Summary: A pattern of police killings of people of color in Seattle has led to persistent community protests, but no real change — Editors
On June 18th, 2017, two Seattle police officers shot Black, pregnant mother Charleena Lyles, killing her and her unborn child and leaving her four children orphaned. The encounter was initiated when Lyles called 911 to request that officers respond to an attempted burglary at her house. As they responded to the call, officers Jason Anderson and Steven McNew discussed their knowledge of Lyles’s ongoing mental health issues, describing her behavior as “crazy.”[i] Both officers had left their department-issued Tasers at the precinct and no-less-than-lethal means were attempted to subdue Lyles. The officers shot Lyles’s petite, 97-lb body seven times, twice in the back.[ii] After witnessing her killing, Lyles’s 11-year-old son was forced to step over his mother’s lifeless body as he left his home where the shooting took place.[iii]
Lyles’s killing immediately sparked a local outcry that garnered national media attention. Two days after the shooting, hundreds rallied outside Lyles’s apartment, then marched three miles to the University of Washington calling for an investigation into the shooting and for charges to be brought against the officers involved. The local and national media reported the details of the killing and the public’s response, but true to form, the media did little to contextualize the killing. When context was offered, it was often from a national perspective, with reference to recent police shootings of Black men such Philando Castille in Minnesota and Alton Sterling in Louisiana.[iv]
While this national context is salient, even more important for understanding the local response to Lyles’s killing is the history of police abuses in Seattle itself. After all, the protests and marches in the wake of Lyles’s killing and others are organized and attended almost entirely by local residents and organizations whose historical memory of prior incidents informs their response to uses of force by Seattle police. It is not just opinions about police in general, but direct knowledge of the prior actions of the department that inform these responses.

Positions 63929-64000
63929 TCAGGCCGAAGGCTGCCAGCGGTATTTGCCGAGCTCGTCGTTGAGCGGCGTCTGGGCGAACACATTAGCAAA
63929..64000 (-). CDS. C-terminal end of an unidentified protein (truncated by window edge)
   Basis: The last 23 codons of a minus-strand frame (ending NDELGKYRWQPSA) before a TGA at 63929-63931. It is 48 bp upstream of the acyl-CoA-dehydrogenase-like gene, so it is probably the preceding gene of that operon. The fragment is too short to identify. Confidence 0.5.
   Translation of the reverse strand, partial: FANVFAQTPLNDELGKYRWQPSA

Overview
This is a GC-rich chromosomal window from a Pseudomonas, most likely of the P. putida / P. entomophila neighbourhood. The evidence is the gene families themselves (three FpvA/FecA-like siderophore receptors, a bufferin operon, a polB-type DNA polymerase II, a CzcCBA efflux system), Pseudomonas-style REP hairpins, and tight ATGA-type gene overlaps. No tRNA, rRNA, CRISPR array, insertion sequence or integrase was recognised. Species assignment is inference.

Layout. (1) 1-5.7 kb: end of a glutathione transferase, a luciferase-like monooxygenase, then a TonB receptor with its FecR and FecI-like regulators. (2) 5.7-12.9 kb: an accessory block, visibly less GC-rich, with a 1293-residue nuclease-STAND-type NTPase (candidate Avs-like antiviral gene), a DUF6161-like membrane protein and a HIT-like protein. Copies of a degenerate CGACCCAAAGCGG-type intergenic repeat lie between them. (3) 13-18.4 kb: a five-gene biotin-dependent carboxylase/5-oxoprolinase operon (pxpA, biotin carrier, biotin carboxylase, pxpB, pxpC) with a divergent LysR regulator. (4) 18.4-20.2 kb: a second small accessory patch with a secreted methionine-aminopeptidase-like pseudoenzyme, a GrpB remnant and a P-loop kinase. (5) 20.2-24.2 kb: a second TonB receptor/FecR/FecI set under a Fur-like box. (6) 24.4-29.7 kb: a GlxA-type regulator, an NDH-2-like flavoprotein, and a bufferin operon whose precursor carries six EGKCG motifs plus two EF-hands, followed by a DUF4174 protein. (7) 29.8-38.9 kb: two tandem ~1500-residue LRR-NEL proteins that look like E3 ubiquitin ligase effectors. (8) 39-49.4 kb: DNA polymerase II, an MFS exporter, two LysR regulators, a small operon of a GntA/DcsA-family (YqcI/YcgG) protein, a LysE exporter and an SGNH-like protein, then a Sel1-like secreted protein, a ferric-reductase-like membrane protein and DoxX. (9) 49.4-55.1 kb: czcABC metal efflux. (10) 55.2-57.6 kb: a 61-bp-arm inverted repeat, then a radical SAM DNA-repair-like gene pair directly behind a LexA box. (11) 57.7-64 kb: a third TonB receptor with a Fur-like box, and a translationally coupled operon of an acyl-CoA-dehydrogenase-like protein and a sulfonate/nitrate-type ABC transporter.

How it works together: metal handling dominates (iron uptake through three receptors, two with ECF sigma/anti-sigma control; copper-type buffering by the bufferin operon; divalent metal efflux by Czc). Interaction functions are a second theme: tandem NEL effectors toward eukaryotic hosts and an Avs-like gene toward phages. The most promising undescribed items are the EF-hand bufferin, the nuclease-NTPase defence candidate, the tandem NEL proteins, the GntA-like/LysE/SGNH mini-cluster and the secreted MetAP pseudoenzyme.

What follows is an account of a few of the most salient moments in the history of police use of force and the movements in response since 2010; The shootings of John T Williams and Che Taylor, and the arrest of William Wingate. This account aims to illuminate for the reader incidents that informed those who responded to Lyles’s killing, and who are also likely to respond to the likely continuation of unjustified uses of force by police. This account also reveals important patterns that these incidents exhibit; 1) police abuse being directed against minority communities, 2) SPD making statements favorable abusive officers in the immediate aftermath of their transgressions that are later called into question or proved false, 3) a consistent response of protest and marching by Seattle residents in response to incidents of police abuse, 4) a lack of accountability for Seattle police officers.
John T Williams
The August 2010 shooting of Nuu-chah-nulth tribal member[v] and professional wood carver John T Williams in downtown Seattle began a new era in the city’s relationship with its police department; the era of the consent decree. Dashboard video of Williams’ killing records Seattle Police Officer Ian Birk firing five shots at Williams less than 20 seconds after seeing him cross the street, while holding a cedar board.[vi] SPD spokesperson Sean Whitcomb initially claimed that Williams “lunged” or “advanced” on Officer Birk with a folding knife Williams used for wood carving. These claims were quickly retracted by SPD in the face of witness testimony and physical evidence to the contrary: the knife was found in the closed position and witness who viewed the daylight shooting said Williams, “Did not look threatening at all.”[vii] Later, SPD’s Firearms Review Board would find that the shooting was “unjustified.” Despite this, the only repercussion faced by Officer Birk would be his resignation from the police force: the county prosecutor, ignoring the pleas of Williams’s family, tribal leaders, and community groups, refused to press charges.
It’s important to remember that Williams’s shooting was only one of numerous incidents of shocking, and sometimes deadly, uses of force by the Seattle Police Department in the first eight months of 2010.[viii] Yet it was Williams’s shooting that would lead to a massive public outcry including protest marches with hundreds of participants,[ix] and a letter from the ACLU of Washington to the Department of Justice requesting a federal investigation into the Seattle Police Department.